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J Subst Abuse Treat. 2014 Feb;46(2):106-12. doi: 10.1016/j.jsat.2013.08.016. Epub 2013 Oct 4.

Referral for substance abuse treatment and depression improvement among patients with co-occurring disorders seeking behavioral health services in primary care.

Author information

1
Department of Psychiatry and Behavioral Sciences, University of Washington School of Medicine, Seattle, WA, USA. Electronic address: yfcuw@uw.edu.

Abstract

This study examined the relationship between substance treatment referrals and depression improvement among 2,373 participants with concurrent substance use and depressive disorders enrolled in an integrated behavioral health program. Three groups of substance treatment referral status were identified: accessed treatment (n=780), declined treatment (n=315), and no referral for treatment (n=1278). The primary outcome is improvement in depressive symptoms (PHQ-9<10 or ≥50% reduction). Using propensity score adjustments, patients accessing substance treatment were significantly more likely to achieve depression improvement than those who declined receiving treatment services (hazard ratio (HR)=1.82, 95% confidence interval (CI): 1.50-2.20, p<0.001) and those without a referral for treatment (HR=1.13, 95% CI: 1.03-1.25, p=0.014). Each 1 week delay in initiating a referral was associated with a decreased likelihood of depression improvement (HR=0.97, 95% CI: 0.96-0.98, p<0.001). Study findings highlight the need of enhancing early treatment contact for co-occurring substance use disorders in primary care.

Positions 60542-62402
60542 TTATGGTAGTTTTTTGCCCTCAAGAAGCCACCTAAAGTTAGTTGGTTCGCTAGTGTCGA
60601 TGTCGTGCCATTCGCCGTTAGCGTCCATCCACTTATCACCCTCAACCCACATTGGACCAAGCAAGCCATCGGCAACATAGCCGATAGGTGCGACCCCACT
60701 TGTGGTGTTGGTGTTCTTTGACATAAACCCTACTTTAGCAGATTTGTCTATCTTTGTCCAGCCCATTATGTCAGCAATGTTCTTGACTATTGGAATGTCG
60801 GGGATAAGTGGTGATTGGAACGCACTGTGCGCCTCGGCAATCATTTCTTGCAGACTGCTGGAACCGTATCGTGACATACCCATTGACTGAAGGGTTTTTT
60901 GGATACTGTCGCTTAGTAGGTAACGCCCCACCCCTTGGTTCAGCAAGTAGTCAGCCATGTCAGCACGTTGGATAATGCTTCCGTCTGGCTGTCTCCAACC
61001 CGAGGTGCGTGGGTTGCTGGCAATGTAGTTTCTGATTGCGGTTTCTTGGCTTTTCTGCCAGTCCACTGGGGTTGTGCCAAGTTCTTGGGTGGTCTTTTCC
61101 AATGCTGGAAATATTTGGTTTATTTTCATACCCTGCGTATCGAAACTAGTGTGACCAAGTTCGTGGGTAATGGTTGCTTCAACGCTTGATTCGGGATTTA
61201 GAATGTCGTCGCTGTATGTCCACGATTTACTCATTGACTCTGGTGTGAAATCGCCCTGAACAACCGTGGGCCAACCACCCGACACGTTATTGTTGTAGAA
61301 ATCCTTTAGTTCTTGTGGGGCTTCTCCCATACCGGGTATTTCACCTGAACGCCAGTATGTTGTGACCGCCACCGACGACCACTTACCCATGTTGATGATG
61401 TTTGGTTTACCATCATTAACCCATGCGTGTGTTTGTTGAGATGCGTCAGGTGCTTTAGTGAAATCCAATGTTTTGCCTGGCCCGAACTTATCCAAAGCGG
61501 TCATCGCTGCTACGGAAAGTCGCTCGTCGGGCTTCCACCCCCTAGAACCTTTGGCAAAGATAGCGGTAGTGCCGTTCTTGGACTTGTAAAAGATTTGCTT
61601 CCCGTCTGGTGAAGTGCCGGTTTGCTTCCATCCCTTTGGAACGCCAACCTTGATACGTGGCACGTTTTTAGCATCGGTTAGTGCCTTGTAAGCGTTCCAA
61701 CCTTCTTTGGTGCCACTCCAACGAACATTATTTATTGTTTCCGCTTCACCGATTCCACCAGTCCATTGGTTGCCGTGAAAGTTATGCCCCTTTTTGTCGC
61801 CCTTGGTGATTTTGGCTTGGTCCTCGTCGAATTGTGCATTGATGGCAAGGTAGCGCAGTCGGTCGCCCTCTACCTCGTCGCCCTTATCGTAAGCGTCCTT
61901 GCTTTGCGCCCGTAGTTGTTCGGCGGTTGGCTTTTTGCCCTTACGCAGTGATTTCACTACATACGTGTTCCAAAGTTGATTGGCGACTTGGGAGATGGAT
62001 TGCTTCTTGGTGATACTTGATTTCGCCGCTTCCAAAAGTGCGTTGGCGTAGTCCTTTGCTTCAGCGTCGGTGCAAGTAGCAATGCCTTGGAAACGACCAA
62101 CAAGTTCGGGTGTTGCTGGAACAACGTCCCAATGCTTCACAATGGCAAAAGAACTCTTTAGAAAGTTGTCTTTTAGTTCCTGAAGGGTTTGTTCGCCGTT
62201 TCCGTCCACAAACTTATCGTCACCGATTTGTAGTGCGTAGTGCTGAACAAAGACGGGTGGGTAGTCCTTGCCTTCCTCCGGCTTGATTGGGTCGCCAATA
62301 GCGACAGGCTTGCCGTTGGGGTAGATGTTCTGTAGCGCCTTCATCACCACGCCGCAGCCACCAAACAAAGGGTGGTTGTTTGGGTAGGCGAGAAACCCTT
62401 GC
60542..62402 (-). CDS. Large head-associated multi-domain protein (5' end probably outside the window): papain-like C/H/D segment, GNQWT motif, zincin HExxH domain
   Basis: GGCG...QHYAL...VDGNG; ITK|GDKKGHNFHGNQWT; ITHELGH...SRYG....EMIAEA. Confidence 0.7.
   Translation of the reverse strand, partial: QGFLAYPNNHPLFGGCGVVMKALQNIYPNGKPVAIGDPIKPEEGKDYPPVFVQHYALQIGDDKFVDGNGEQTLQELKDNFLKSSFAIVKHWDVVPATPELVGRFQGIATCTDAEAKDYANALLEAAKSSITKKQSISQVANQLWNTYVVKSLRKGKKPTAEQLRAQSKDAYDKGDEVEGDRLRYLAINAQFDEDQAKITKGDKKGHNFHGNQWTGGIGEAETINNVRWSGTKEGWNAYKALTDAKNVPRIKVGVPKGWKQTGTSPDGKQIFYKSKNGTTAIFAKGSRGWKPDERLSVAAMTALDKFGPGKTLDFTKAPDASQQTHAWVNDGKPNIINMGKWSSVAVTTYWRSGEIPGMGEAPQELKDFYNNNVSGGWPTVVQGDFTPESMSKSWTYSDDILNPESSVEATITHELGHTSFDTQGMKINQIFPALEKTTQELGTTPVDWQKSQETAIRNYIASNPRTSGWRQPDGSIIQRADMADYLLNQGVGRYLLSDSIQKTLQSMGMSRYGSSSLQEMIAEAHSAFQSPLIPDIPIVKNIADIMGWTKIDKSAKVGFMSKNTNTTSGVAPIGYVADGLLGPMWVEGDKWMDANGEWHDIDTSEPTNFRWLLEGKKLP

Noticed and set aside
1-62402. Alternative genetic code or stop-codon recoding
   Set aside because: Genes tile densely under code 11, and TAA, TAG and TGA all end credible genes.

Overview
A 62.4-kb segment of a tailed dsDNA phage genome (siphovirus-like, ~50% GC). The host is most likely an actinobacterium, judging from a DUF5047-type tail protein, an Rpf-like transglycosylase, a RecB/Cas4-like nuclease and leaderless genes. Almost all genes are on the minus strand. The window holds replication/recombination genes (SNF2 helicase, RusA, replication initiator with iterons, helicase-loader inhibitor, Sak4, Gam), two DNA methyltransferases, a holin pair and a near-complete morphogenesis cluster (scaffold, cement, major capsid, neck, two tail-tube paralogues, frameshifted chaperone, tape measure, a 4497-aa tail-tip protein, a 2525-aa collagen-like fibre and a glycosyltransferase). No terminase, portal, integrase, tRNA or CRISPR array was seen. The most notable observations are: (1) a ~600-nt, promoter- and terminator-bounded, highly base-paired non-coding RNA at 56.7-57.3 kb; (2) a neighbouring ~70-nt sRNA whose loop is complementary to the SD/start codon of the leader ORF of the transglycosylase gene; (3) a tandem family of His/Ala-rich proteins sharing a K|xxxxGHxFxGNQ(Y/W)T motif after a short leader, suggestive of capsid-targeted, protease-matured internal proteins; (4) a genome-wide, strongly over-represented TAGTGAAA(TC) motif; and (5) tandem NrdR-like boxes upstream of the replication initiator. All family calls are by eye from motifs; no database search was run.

KEYWORDS:

Depression; Integrated care; Primary care; Substance abuse treatment referral; Substance use disorder

PMID:
24095002
DOI:
10.1016/j.jsat.2013.08.016
[Indexed for MEDLINE]
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